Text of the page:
The Milford Health Department urges all residents to take precautions to prevent heat-related illnesses.
Be aware that any sudden change in temperature will be stressful to your body. Gradual exposure to heat gives the body time to become accustomed to higher environmental temperatures.


Heat-related illnesses in general are more likely to occur among people who have not been given time to adjust to extreme heat and who have gotten accustomed to lower temperatures. According to the Centers for Disease and Prevention (CDC), those at greatest risk for heat-related illness include infants and children up to four years of age, people 65 years of age and older, people who are overweight, and people who are ill or on certain medications.
You will have a greater tolerance for heat if you limit your physical activity until you become accustomed to the heat. People suffer heat-related illness when the body’s temperature control system is overloaded, and the body can no longer cool itself.
The Milford Health Director, Dr. A. Dennis McBride, advises that during a heat wave, extremely strenuous outdoor activities and sports be avoided, “even young and healthy individuals can succumb to heat if they participate in strenuous physical activities during hot weather.”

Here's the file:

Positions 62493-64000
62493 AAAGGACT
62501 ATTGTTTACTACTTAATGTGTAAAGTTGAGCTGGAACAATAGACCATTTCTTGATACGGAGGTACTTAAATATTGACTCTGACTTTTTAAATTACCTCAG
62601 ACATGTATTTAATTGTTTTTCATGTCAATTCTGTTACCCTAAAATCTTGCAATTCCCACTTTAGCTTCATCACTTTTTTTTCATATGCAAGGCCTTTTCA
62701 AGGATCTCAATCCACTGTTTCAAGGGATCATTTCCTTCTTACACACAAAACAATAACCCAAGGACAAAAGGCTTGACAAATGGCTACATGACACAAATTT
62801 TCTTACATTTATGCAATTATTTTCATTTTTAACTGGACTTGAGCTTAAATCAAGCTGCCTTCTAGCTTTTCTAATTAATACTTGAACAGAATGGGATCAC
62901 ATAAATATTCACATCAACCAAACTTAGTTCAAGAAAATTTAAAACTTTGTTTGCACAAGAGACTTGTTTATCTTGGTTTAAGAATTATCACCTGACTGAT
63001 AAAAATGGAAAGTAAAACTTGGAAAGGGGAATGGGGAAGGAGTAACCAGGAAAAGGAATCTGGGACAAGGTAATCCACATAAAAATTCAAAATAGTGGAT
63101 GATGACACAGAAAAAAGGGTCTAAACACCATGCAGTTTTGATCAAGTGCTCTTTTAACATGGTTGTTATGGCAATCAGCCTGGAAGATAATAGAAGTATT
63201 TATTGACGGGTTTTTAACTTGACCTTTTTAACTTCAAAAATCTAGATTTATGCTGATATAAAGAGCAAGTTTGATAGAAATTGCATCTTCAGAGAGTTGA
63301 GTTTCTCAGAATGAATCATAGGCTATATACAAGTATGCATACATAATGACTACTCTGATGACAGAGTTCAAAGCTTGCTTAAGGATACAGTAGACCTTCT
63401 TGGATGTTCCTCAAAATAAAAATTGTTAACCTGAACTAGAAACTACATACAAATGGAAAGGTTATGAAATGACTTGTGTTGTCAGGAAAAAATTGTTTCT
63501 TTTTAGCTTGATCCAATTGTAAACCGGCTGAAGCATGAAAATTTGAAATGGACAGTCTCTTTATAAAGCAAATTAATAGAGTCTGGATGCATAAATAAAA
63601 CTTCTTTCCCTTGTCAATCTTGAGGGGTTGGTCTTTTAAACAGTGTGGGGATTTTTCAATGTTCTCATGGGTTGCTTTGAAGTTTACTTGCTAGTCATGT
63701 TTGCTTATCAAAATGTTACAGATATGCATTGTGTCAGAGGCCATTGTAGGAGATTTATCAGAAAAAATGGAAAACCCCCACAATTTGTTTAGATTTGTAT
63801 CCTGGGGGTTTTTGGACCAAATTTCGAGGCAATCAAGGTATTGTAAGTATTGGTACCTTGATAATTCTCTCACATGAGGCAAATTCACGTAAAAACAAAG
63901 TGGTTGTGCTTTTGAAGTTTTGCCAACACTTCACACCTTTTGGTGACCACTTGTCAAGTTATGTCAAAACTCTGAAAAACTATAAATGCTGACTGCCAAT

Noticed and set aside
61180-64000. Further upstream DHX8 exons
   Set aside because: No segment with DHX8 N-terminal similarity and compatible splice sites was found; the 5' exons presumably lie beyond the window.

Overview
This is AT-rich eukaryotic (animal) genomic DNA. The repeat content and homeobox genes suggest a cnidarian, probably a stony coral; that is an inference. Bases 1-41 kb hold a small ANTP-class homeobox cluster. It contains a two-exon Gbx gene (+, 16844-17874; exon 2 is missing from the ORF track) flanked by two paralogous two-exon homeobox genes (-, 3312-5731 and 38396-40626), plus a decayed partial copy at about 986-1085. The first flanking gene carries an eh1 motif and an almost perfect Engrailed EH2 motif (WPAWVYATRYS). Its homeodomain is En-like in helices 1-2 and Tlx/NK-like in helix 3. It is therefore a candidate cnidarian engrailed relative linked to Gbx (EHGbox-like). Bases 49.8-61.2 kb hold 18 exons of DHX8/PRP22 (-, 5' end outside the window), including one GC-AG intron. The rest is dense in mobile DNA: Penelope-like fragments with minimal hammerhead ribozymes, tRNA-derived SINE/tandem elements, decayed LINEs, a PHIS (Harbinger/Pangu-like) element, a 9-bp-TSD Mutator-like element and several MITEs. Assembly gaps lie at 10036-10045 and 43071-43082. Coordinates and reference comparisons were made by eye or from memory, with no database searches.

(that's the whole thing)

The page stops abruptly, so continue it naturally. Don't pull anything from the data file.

Dr. McBride advised that during extremely hot weather there should be preventive measures instituted so that children have a chance to get indoors for short periods of time to cool down and get a drink of water.
The Recreation Department is working with the Health Department and Milford Public Schools to organize these measures for children attending the Playground Programs. Parents are also encouraged to send their child to the playground with at least one quart of non-carbonated, non- caffeinated beverage, such as water.
The best defense against heat-related illness is prevention, health officials said. Staying cool and making simple changes in your fluid intake, activities and clothing during hot weather can help you to remain safe and healthy.
The following precautions are advised at this time:
• Increase your fluid intake – regardless of your activity level. Don’t wait until you feel thirsty to drink fluids.
• Limit exercise in a hot environment, and drink 2-4 glasses of fruit juice or a sports beverage each hour.
• Avoid drinks containing caffeine, alcohol or large amounts of sugar. Also avoid very cold beverages because they can cause stomach cramps.
• Stay indoors and, if possible, in an air conditioned environment. If air conditioning is not available, consider a visit to air-conditioned places such as shopping malls, public libraries, and community centers for a few hours.